Additional instructions, in support of decimal operations, were introduced with the IBM z14 and are designed to give a performance boost for traditional workloads written in COBOL (I covered this previously, referencing Chapter 25 of “z/Architecture Principles of Operation”).  


Looking again at the latest version of “z/Architecture Principles of Operation” you find a discussion of the vector facility starting with an overview and extending on to multiple chapters that explain the individual instructions by type. See Figure 2 for this vector overview.


Figure 2: Vector overview


Using SIMD with vector support is straightforward as many existing programs need only be recompiled in order to take advantage of the performance boost. Programs or workloads using IBM Java will use SIMD automatically with the newest Java version. For a summary of SIMD support in z13 and z14, see Figure 3.



IBM z/OS XL C/C++ V2.1.1


IBM Enterprise COBOL 5.2


IBM Enterprise PL/I for z/OS V4.5

Other uses

Analytics applications such as Apache Spark for z/OS. See this Redbook for details


Select Public-Key Cryptographic Standards #11 clear key operations can take advantage of SIMD


z/OS V2.3, and z/OS V2.2 or z/OS V2.1 with PTFs


VM V6.4 and VM 6.3 with PFT UM34752 enables guess support thus allowing Linux to use SIMD


KVM executing on IBM Z supports SIMD


IBM z14, z13s, z13, and IBM Java 8 improves performance with SIMD


Java applications, exploiting SMT-enabled zIIP specialty engines, benefit due to Java 8 code optimizations and use of SIMD by Java string operations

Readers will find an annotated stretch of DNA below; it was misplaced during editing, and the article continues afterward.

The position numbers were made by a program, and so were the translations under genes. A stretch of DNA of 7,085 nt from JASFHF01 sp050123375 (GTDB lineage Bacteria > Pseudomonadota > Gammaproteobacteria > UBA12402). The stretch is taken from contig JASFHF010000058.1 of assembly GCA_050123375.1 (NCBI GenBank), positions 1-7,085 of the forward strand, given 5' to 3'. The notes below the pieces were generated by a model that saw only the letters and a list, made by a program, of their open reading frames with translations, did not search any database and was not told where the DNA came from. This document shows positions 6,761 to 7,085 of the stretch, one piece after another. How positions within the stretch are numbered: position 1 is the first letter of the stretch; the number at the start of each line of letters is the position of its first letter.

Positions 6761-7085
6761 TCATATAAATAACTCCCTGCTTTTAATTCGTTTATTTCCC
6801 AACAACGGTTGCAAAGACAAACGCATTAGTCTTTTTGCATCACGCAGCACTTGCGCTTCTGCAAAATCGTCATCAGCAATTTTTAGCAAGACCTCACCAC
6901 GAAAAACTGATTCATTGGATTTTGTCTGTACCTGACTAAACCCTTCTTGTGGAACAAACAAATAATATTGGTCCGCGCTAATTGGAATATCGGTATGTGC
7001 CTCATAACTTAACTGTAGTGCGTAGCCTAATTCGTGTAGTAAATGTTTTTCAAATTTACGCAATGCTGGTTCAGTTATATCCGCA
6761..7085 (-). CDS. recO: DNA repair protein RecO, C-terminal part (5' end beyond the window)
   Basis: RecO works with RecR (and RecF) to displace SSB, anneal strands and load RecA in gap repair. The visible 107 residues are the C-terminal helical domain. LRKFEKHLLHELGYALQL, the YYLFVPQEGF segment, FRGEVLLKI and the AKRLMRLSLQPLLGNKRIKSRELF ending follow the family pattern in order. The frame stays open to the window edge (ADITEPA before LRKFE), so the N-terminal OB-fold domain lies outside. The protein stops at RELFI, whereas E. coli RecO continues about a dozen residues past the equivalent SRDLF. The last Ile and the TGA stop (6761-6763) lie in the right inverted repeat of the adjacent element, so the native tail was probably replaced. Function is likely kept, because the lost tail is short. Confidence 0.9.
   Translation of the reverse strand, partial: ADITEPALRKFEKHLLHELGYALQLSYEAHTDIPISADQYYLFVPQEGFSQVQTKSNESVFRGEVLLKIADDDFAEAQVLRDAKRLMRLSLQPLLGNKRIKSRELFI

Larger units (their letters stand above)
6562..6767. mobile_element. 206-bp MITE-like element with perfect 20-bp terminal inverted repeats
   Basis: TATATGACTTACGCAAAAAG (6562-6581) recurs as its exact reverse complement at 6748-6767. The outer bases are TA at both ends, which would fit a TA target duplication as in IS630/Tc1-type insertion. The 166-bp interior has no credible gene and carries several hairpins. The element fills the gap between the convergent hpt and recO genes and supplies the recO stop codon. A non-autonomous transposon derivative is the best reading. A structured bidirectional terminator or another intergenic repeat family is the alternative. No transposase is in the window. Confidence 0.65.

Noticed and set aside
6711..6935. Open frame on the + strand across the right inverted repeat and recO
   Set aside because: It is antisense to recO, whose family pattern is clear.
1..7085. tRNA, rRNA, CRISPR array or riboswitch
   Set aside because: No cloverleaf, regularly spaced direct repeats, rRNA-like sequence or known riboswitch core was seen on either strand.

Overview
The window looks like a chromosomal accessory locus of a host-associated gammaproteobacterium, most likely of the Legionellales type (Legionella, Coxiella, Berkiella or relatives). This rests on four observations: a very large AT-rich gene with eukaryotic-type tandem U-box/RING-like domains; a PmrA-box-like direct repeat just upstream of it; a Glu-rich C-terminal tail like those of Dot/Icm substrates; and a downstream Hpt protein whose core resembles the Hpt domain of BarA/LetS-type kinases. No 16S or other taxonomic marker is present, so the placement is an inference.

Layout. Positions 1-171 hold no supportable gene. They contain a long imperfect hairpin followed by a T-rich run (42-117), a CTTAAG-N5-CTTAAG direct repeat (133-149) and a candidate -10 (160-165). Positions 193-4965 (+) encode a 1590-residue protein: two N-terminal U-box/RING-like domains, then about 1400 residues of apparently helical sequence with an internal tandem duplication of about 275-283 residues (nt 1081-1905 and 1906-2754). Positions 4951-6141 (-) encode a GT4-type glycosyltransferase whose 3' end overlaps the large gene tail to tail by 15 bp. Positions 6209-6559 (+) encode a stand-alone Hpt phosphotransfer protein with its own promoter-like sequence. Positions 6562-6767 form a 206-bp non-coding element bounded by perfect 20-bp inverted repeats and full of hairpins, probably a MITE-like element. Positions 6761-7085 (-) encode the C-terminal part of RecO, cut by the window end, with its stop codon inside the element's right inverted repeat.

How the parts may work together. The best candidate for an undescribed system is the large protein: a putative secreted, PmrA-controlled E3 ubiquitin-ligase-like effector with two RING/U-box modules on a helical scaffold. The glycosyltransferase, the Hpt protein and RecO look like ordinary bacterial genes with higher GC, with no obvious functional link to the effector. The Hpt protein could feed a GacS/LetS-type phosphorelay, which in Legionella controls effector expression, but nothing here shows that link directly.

Java uses SIMD to provide acceleration of matrix operations, string processing and other uses


Auto-vectorization is a just in time (JIT) compiler optimization in IBM Java 8 that accelerates simple scalar loops (matrix multiplication operations were up to 60% faster when using the new Java 8 JIT in IBM lab)

Figure 3: Summary of SIMD support for z13 and z14


Improved Garbage Collection for Java

Garbage collection affects performance by slowing down applications during processing. The garbage collector manages the memory used by Java and by applications running in the JVM. When the garbage collector receives a request for storage, unused memory in the heap is set aside in the allocation process. The garbage collector also checks for areas of memory that are no longer referenced and releases them for reuse—this is called collection.


Performance improvements were introduced with z14 and are referred to as pauseless garbage collection (PGC). This enhancement is implemented with the guarded storage facility focused on runtime environments that use garbage collection to increase efficiency of the collection. Before the invention of PGC, garbage collection stopped all threads, effectively bringing application processing to a stop. By making use of the guarded storage facility in IBM z14 hardware, PGC allows more parallel execution of GC-related processing with application code (see Chapter 4 of “z/Architecture Principles of Operation” for details on the new hardware instructions).


PGC is important for applications with strict response time agreements and applications with large Java heaps. What’s the performance impact? In Java With z14 Features Hardware Facilities for Secure, High-Performance Transaction Processing” the authors discussed a Java store inventory application that demonstrated a 10x improvement in pause time as a result of PGC.  

Next Up

Next month, I’ll follow up this article with another that continues this focus on Z architecture improvements that directly support enterprise applications.